• More than anything else, though, themes from Polish films, especially Andrzej Wajda's.
    • Has gone on record saying he can't create anything without Kenji Kawai writing the musical score.
  • Benevolent Boss: Is a laid-back boss and director, at least according to him. While this does provide for a more lax workplace (compared to the reportedly very strict Studio Ghibli) it can also result in some of his works being less-polished than some of his contemporaries. Case in point: have fun playing "Spot the Frame Jump" while watching the otherwise brilliantly animated Patlabor 2.
  • Bittersweet Ending / Downer Ending: His protagonists seldom get anything resembling a happy ending.
  • Deconstructor Fleet: The worst mistake you could make is assuming he's not mercilessly tearing into every conventional gunfight scene cliché in the book in both the "Kerberos Saga" and GitS: Innocence.
  • Doing It for the Art: invoked One of the most egregious examples ever. This tendency is allegedly what got him fired from Urusei Yatsura.
  • Dull Surprise: A often criticism of some of his animated work suffering from a clear lack of emotion on all of the characters faces.
  • Early Installment Weirdness: invoked He got his start directing the first half of the Urusei Yatsura TV series and its first two movies. While UY has some elements that would come to define Oshii later on (like its bizarre dreamlike imagery), it's still at heart a zany comedy. Only Beautiful Dreamer comes close to "feeling" like an Oshii work.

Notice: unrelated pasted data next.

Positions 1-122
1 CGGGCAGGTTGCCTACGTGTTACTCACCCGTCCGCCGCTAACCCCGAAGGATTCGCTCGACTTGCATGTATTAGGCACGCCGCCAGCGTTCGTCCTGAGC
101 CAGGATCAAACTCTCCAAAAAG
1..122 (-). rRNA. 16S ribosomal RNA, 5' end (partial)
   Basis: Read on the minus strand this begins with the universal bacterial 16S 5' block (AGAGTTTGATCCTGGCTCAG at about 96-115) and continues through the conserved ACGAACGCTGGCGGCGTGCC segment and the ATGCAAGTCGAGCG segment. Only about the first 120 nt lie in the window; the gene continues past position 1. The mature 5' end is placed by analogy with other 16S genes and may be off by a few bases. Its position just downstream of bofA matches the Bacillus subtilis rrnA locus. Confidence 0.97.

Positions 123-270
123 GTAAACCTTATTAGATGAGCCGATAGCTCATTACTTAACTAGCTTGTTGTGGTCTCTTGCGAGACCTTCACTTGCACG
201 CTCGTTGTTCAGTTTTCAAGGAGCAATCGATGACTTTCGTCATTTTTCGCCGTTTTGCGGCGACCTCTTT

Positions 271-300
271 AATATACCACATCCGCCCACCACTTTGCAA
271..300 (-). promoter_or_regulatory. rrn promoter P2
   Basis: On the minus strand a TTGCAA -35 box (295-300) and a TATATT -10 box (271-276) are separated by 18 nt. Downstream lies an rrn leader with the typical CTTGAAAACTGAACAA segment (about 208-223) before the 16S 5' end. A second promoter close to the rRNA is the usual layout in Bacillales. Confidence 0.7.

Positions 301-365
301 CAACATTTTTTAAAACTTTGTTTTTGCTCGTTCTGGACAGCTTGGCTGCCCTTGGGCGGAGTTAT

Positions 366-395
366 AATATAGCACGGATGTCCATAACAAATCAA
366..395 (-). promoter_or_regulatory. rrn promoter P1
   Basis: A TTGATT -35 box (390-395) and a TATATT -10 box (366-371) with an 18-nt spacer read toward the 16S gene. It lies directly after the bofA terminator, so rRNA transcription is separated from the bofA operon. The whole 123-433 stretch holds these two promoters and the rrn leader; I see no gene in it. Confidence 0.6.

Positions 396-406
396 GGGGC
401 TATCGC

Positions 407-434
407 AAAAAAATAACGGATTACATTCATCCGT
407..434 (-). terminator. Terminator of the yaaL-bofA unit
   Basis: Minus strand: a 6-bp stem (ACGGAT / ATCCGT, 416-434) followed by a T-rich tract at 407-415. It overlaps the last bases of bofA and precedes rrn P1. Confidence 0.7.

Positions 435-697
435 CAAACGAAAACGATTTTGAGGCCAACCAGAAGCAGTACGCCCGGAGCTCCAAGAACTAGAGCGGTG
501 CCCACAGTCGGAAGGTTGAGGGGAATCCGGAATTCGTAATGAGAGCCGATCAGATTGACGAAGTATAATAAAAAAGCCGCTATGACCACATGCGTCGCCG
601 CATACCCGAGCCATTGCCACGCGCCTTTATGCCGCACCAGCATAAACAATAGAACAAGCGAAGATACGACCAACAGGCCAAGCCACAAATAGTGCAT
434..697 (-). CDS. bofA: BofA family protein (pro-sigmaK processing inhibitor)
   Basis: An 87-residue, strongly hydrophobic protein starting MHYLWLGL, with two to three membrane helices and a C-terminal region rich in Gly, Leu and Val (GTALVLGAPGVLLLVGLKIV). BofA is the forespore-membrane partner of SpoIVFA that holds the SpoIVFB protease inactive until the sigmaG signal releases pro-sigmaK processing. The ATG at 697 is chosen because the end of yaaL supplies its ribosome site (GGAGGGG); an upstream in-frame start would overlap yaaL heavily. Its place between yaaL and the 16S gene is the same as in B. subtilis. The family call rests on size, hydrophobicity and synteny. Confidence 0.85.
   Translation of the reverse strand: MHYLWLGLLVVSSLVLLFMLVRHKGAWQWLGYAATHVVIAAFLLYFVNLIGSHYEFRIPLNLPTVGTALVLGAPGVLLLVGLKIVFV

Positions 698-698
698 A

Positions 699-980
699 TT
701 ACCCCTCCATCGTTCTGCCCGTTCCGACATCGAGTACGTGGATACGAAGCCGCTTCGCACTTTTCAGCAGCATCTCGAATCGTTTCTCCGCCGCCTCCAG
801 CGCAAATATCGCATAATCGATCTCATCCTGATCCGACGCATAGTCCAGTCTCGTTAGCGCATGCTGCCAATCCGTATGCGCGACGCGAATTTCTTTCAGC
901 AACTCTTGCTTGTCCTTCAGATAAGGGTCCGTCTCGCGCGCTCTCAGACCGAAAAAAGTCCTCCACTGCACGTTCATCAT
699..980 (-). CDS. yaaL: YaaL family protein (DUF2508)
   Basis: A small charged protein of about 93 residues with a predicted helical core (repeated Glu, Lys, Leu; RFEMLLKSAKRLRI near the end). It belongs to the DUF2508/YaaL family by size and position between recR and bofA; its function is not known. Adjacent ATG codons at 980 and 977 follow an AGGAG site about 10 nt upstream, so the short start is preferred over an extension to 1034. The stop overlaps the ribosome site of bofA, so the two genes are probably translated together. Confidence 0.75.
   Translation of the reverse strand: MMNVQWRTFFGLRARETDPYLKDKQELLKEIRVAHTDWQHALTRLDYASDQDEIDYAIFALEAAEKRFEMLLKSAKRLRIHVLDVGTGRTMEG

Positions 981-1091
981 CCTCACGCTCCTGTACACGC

• Eerie Pale-Skinned Brunette: And there is also often a scene showing her as an Creepy Doll-looking Emotionless Girl contrasted against red color.
  • Gun Porn
  • Mind Screw: Commonplace, but The Red Spectacles and especially Talking Head are one step away from David Lynch-caliber weirdness.
  • Prima Donna Director: Why he's never worked on a TV series nor an adaptation from a manga or light novel since getting fired from Urusei Yatsura, save for Ghost in the Shell.
  • Scenery Porn: Usually of Tokyo, which he is ambivalent about. See.
    • Ghost in the Shell contains lovingly detailed scenes of what appears to be either Hong Kong or Yokohama's Chinatown.
  • Signature Style: Characters approaching their own reflections, especially with water. Long stretches of scenery, to help the soundtrack take center stage.
  • Silence Is Golden: Until their token big monologue, his characters are extremely taciturn. If a response to a question should be obvious to the audience, the character won't bother to answer.
  • Slobs vs. Snobs: Oshii never makes any effort to dress up for public appearances, even especially when appearing with other members of the film crew who do not share his bohemian expression. See.
  • Technician vs. Performer: On the technician side, as he gives visuals precedent over story.
  • Technology Porn: Common in his later works.
  • Uncanny Valley: Invoked repeatedly in his films, to the point of becoming a major theme in Innocence.
  • Viewers Are Geniuses: Expect each of his films to demand multiple viewings for even basic comprehension.
  • What Could Have Been: invoked
    • Oshii was working on a Lupin III project in the mid 1980s. All that survived was some cryptic concept art.
    • He considers himself a friend of Hayao Miyazaki's, and there were efforts to get him to collaborate with Studio Ghibli back in the late-80's and early-90's. They were never able to find a project for him. Also, as mentioned above, his work style clashes badly with Ghibli's Disney-like obsession. Finally, Oshii's 1992 interview in which he lobbed minor insults at Ghibli ended any chance of working together.